Editorials

Lawmakers stripping Kentucky women of reproductive choices

Opponents of new abortion restrictions rally in Kentucky’s Capitol Rotunda.
Opponents of new abortion restrictions rally in Kentucky’s Capitol Rotunda. Jack Brammer

Kentuckians who have money — including the wives, daughters and girlfriends of legislators — will never lose access to safe abortions because they can afford to travel to less restrictive states, if Republicans succeed in shutting down Kentucky’s last and only provider of legal abortions.

It’s lower-income women and their families who suffer when politicians intrude into decisions that should be personal and private.

That injustice seems not to bother Gov. Matt Bevin and the Republicans who control the legislature in a state where 1 in 4 children live in poverty. Lawmakers are rushing through bills aimed at intimidating abortion providers and putting up more barriers to reproductive choice.

Supporters of this year’s anti-abortion legislation also have no compunctions about spreading emotional claims that lack a basis in science or fact.

Republicans are out not just to ban abortions beyond the 20th week of pregnancy and harshly penalize abortion providers who fail to broadcast a fetal heartbeat to their patients, but the GOP is also trying to create new reasons for suing or suspending the medical licenses of physicians who perform abortions.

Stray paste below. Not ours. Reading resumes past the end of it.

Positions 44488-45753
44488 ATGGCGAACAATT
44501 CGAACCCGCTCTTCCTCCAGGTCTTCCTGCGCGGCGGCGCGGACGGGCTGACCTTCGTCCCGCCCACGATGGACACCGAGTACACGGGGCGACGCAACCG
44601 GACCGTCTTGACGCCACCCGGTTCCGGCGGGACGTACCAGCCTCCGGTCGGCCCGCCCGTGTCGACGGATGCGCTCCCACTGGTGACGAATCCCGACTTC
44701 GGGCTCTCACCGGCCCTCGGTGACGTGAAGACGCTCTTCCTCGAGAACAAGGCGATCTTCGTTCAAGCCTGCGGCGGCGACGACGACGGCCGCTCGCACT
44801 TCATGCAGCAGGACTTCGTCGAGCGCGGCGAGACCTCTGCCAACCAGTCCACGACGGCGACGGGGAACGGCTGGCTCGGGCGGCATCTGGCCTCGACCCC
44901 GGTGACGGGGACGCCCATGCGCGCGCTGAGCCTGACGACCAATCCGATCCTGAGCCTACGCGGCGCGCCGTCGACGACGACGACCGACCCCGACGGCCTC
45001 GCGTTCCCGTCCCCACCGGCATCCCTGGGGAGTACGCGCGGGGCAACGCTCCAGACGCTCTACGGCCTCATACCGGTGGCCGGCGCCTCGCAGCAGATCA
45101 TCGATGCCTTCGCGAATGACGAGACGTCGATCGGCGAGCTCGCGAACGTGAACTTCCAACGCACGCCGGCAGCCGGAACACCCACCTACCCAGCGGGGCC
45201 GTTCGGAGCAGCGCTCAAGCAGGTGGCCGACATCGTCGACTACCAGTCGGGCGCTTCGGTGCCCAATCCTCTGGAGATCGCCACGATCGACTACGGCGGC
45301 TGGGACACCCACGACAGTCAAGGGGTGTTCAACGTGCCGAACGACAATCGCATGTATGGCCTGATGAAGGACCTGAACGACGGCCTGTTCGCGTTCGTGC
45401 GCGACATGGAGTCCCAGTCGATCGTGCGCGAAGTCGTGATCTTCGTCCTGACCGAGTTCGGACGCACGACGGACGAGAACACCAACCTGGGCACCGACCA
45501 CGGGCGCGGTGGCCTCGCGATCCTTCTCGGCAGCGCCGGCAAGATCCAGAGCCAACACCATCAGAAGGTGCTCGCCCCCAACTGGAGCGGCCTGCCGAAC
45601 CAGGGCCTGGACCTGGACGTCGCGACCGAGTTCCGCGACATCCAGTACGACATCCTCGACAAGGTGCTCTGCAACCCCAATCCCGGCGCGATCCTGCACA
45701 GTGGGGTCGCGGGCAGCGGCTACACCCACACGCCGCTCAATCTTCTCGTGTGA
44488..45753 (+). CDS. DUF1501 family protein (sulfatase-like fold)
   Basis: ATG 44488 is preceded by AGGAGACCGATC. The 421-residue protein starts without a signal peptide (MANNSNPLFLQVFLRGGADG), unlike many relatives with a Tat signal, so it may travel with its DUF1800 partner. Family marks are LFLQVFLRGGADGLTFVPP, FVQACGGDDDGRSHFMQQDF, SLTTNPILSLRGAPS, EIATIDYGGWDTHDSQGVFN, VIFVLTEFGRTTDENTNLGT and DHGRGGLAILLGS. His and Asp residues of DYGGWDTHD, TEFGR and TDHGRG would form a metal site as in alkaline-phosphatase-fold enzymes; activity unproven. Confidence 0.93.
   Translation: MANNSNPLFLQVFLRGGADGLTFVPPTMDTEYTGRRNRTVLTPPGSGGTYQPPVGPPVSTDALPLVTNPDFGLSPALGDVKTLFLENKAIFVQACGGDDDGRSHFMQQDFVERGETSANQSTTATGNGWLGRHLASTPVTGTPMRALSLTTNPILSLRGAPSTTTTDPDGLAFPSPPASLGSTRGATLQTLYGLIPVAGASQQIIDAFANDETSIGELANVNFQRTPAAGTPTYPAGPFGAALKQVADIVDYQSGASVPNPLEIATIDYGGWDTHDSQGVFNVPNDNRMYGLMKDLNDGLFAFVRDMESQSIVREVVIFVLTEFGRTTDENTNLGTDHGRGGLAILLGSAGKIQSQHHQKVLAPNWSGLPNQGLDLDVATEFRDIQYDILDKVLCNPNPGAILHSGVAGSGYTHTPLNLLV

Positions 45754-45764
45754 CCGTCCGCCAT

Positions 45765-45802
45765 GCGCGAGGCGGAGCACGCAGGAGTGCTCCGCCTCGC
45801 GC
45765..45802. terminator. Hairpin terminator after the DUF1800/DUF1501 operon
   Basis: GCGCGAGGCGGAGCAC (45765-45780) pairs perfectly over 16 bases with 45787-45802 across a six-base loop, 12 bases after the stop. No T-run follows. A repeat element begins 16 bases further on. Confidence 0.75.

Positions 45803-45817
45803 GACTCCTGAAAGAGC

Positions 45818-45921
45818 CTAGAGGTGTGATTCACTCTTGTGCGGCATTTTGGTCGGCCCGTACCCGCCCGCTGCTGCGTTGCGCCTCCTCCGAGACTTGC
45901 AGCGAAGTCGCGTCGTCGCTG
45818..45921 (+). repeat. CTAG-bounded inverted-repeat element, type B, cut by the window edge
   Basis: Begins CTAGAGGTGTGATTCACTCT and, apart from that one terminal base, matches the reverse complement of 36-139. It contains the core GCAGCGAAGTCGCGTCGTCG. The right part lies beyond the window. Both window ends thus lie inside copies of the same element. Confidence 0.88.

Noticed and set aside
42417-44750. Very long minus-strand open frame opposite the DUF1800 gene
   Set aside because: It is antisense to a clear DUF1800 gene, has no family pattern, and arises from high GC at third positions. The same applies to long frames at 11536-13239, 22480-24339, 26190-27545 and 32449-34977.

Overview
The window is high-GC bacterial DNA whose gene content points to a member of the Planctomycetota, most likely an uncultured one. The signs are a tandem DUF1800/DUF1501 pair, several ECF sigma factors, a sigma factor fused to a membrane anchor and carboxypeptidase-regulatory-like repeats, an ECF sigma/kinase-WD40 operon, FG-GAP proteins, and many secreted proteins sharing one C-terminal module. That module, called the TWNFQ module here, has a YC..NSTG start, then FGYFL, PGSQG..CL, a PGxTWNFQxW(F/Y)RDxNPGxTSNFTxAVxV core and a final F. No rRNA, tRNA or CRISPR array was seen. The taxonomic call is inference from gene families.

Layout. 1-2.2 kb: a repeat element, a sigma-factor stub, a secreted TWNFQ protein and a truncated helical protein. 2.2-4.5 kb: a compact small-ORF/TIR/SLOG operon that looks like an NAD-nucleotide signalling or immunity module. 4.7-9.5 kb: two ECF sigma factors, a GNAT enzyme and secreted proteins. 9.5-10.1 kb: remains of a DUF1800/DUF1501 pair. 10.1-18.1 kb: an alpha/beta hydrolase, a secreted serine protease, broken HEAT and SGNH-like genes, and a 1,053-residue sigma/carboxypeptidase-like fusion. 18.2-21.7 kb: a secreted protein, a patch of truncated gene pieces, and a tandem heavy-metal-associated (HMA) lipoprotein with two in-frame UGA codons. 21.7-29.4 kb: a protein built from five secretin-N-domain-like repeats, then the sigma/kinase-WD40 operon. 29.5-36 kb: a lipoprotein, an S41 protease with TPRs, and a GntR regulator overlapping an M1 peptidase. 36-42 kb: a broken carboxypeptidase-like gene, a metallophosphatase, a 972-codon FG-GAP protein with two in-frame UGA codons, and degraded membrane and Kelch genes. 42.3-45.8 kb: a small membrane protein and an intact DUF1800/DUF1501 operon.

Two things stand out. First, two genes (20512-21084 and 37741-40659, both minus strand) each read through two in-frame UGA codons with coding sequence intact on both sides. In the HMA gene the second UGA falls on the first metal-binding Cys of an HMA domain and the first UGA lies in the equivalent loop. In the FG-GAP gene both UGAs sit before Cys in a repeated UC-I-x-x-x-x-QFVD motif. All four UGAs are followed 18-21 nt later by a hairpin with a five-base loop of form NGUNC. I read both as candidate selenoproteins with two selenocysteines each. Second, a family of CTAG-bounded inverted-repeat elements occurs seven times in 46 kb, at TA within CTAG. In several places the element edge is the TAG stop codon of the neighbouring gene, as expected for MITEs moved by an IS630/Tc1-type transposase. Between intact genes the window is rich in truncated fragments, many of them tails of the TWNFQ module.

Only 1 percent of abortions occur more than 20 weeks into a pregnancy, and they result from complications that defy the legislature’s reproductive straitjacket. A Lexington woman who is 14 weeks pregnant testified that she recently learned of complications in her pregnancy. If Senate Bill 5 becomes law, she could be “forced to carry a dead fetus inside of me for the next four months.” The bill also has no exemptions for rape, incest or mental illness.

Senate President Robert Stivers seems to view parenthood as a just punishment for women who “had a choice early on to make a decision to conceive or not.”

But some Kentucky women could lose even the limited choice that Stivers would permit them if another Republican bill succeeds in defunding Planned Parenthood, which provides contraceptives to thousands of Kentuckians.

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